It may just be just a ‘burger and fries’ to some, but according to the Consumers Health Forum (CHF) a $5 GP co-payment can be an unsurmountable burden to people already struggling to afford essential health care.
At a hearing of the Senate Inquiry into the Commission of Audit yesterday, CHF’s Director of Policy, Rebecca Vassarotti, presented the findings of a survey of members undertaken by CHF on co-payments in the health system.
The survey received over 300 responses and revealed that co-payments for health care are already causing significant financial hardship and creating barriers to access for many in the community. Particularly hard hit are people with chronic illnesses, families where more than one member is ill and people in rural and remote areas.
Respondents described how the up-front costs of health care forced them to delay treatment, forgo other essential expenses and choose between health care for themselves or another family member.
Some of the comments included in CHF’s Submission to the Inquiry are below:
“…I live in a rural town and the specialist I needed to see is in Melbourne. I have put it off for over 12 months simply because I couldn’t afford to travel down, a hotel and the specialist fees. I still cannot really afford it, so we are doing a video conferencing appointment, which in my understanding you do not get a rebate. But I would probably benefit more by attending this appointment in person but just cannot afford it.” Consumer from VIC, CHF survey 2014
“I’ve prioritised access to a health practitioner for someone in my family over myself sometimes – if I think their need is greater than mine – this might result in my delaying access for myself – this always requires careful judgement and can be a balancing act.” Consumer from ACT, CHF survey 2014
“I can’t afford as healthy, high quality food and cannot afford social outings.” Consumer from VIC, CHF survey 2014
“We delay using services as the cost is to [sic] great and we can’t afford it financially. Sometimes it means the kids miss out on things that they need but we try to do what we can.” Consumer from WA, CHF survey 2014
“It has had a massive impact on my health due to stress of limited finances and I have needed to move in with my parents as I can not [sic] afford medical expenses and living expenses. It has also impacted my family’s health as they have been stressing about me getting worse without proper treatment/Specialists and about finances as well. I am not able to work due to chronic Illness and I have NO income, I feel that the government does not help enough at all.” Consumer from VIC, CHF survey 2014
“ALL 4 members of our family have chronic health issues, disabilities and need multiple medications. We were all well 9 years ago, when our first daughter was diagnosed with autism and an ID [intellectual disability] – we all started to be diagnosed from then on and none of them seem to be related to each other. As a young family, we are a walking medical dictionary. We require our health care card to ensure that we get all of our medications as cheaply as possible and we need bulk billing are [sic] we are all constantly at the doctor. Before we started to become ill – we were a normal family in high-paying jobs, living the dream life.” Consumer from QLD, CHF survey 2014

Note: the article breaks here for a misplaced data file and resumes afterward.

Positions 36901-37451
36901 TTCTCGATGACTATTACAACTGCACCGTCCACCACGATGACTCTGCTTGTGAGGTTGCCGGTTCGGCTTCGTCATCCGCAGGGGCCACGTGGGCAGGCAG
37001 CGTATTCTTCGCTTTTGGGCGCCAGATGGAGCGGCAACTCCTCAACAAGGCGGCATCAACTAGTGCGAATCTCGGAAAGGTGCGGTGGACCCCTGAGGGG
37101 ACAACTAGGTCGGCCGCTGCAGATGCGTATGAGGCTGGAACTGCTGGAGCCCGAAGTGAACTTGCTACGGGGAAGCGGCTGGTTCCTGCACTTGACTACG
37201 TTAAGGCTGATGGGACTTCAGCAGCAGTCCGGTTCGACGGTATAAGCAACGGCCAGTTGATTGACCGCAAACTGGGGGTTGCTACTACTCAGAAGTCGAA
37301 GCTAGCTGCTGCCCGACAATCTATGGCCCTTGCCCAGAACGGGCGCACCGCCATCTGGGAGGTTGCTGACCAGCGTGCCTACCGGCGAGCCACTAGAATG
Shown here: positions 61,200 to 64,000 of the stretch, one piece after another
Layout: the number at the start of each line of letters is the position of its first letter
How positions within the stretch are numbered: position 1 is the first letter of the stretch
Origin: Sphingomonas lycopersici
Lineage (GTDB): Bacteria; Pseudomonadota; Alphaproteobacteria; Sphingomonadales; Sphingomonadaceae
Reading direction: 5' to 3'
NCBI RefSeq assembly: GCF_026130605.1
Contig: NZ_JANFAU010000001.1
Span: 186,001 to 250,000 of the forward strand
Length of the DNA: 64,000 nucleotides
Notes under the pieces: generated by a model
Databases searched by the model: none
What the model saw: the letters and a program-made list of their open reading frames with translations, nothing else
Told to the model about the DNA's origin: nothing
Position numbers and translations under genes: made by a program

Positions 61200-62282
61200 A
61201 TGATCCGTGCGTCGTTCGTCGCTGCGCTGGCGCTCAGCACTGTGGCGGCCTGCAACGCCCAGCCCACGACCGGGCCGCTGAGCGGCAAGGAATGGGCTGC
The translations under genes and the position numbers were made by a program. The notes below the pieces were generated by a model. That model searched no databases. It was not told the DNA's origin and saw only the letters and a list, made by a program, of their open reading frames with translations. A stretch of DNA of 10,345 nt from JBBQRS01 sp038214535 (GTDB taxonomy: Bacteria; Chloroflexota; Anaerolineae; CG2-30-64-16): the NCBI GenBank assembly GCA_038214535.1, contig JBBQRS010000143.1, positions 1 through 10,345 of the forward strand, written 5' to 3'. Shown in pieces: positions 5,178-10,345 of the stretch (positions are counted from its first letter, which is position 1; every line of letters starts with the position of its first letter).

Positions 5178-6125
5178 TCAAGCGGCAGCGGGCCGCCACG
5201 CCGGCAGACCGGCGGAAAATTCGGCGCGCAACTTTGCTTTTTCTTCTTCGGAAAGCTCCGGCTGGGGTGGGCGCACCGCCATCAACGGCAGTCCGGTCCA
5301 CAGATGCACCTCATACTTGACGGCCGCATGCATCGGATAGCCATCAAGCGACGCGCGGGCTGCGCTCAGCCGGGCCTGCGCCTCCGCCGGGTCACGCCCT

CHF’s submission backs up the findings of the survey with international data and economic research demonstrating that co-payments have a disproportionate impact on the sick and poor compared with the healthy and affluent.
This research shows that even small co-payments can create barriers to access for the sickest and poorest in the community. This can reduce the overall equity of a health system and result in higher downstream costs as illnesses become more serious and therefore more expensive to treat. In fact, there is no evidence that the introduction of co-payments results in a more appropriate use of health services or a reduction in total health care costs.
Although subsidies and safety-nets can reduce the inequitable impact of co-payments to some extent, in practice it is very difficult to accurately target those most in need of assistance. This is particularly the case in Australia where there is no accurate national data on the out-of-pocket health care costs faced by individuals and families. The existing Medicare and PBS safety-nets provide little protection for a number of groups in the community facing high health care costs. These include people with chronic conditions whose treatment involves the use of medical devices, non-PBS medicines and allied health services.
CHF has a number of alternative suggestions for policies and mechanisms to increase the efficiency of the health system, for example, through changing the way we fund health care. The Submission recommends a review of Medicare and a move towards a more performance based health care funding framework where rebates reflect the value of the services being provided. These proposals provide the Commission of Audit with a number of more equitable, efficient and sustainable options for managing demand for health care without risking cost blow-outs elsewhere in the system and adversely impacting on the most vulnerable in the community.
Disclaimer: Jennifer Doggett has previously provided consultancy services to the Consumers Health Forum on a number of issues, including co-payments.
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